Survival At Stake In Humanity’s Relationship With Nature
To restore humanity’s relationship with nature, international collaboration and policy, civic society engagement, changing behaviors and shifting mindsets are needed.
Humanity’s relationship with nature is inherently contradictory. Socioeconomic development based on the current use of natural resources and their preservation is unsustainable. Clean air and water, food and energy, which we depend on to survive, are under threat from anthropogenic changes in the climate crisis, rampant pollution, the degradation of ecosystems and biodiversity, and short-sighted environmental management.
At the same time, the knowledge, technology, innovation and good practices are available now to preserve what we have and restore what we have lost. The time is past when these problems can be foisted off on future generations as we see changes in the natural world—and its consequences on human populations—change day by day.
Betting on the biosphere
The UNESCO Biosphere Reserve program provides one model of communities living in a sustainable relationship with nature, preserving the biodiversity that sustains life and at the same time improving the socioeconomic wellbeing that is essential to more equitable, inclusive societies.
The program is founded in UNESCO’s mandate for education and culture as well as building positive peace in recognition that sustainable development and peace are inextricable. Without one, the other cannot thrive.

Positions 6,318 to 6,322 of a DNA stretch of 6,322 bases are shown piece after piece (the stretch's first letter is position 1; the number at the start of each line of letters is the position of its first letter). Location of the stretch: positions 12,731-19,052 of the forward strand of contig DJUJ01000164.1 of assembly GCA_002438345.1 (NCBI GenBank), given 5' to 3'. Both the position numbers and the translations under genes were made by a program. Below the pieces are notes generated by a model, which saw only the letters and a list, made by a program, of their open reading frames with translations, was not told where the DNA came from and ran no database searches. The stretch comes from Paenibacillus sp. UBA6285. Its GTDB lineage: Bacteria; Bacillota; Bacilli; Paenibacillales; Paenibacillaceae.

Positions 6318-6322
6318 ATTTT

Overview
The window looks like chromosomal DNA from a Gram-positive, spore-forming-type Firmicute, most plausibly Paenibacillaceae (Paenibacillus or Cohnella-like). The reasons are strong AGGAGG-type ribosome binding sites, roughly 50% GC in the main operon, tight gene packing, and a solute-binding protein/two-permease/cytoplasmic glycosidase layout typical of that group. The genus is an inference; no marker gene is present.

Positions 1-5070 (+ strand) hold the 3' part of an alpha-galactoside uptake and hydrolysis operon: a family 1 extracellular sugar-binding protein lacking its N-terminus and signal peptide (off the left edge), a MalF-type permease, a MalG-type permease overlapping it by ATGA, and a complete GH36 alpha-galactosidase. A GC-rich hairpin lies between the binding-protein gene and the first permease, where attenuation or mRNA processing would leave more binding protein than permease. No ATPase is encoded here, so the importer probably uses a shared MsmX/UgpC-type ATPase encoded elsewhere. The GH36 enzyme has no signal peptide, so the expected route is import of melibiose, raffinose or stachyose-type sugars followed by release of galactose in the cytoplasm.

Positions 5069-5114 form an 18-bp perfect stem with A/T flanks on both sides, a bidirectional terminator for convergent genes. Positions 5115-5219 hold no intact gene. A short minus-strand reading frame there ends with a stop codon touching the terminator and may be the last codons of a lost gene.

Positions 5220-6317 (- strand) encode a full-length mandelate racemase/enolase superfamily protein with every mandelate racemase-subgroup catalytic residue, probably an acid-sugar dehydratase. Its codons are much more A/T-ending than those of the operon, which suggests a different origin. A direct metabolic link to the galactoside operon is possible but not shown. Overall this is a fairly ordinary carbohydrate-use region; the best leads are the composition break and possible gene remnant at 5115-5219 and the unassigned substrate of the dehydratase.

In the 714 Biosphere Reserves spanning 129 countries, 21 of which are transboundary, more than 257 million people inhabit and protect the ecosystems they are embedded in, while at the same time earning their livelihoods through more sustainable practices. In Asia and the Pacific alone, 52 million people live in 161 reserves.
The Biospheres are based on the three functions of conservation of ecosystems, genetics and species diversity; the economic, social and cultural development of people in the area; and scientific and technical promotion.
The reserves comprise a legally established core area for long-term biodiversity protection, a buffer near the core where only activities compatible with environmental objectives are allowed, and an external transition area where green economy sustainable resource management practices are promoted and developed.
Counting on the community
This initiative is not possible without the buy-in and cooperation between local and indigenous communities, management agencies, scientists, NGOs, cultural groups, economic interests and others working together to protect and sustainably develop resources. At the international level, cross-boundary reserves are not just about nature conservation, but also political and peace-building cooperation between countries.
As an example, the transboundary reserve the Great Altay, organized jointly by the Russian Federation and the Republic of Kazakhstan, has been recognized as a model for the protection of biodiversity and ecosystems in close connection with the sustainable development of local communities.
This reimagining of livelihoods and communities’ relationship with the environment takes nature as a source of inspiration, well understood by our forebearers from ancient times, even learning from the microscopic world to build in the macro-world.
This requires a transformation of sustainable living models, with architecture and infrastructure structured around extended families, restoring social bonds and caring in communities of 2,000 to 2,500 people for more cohesive societies.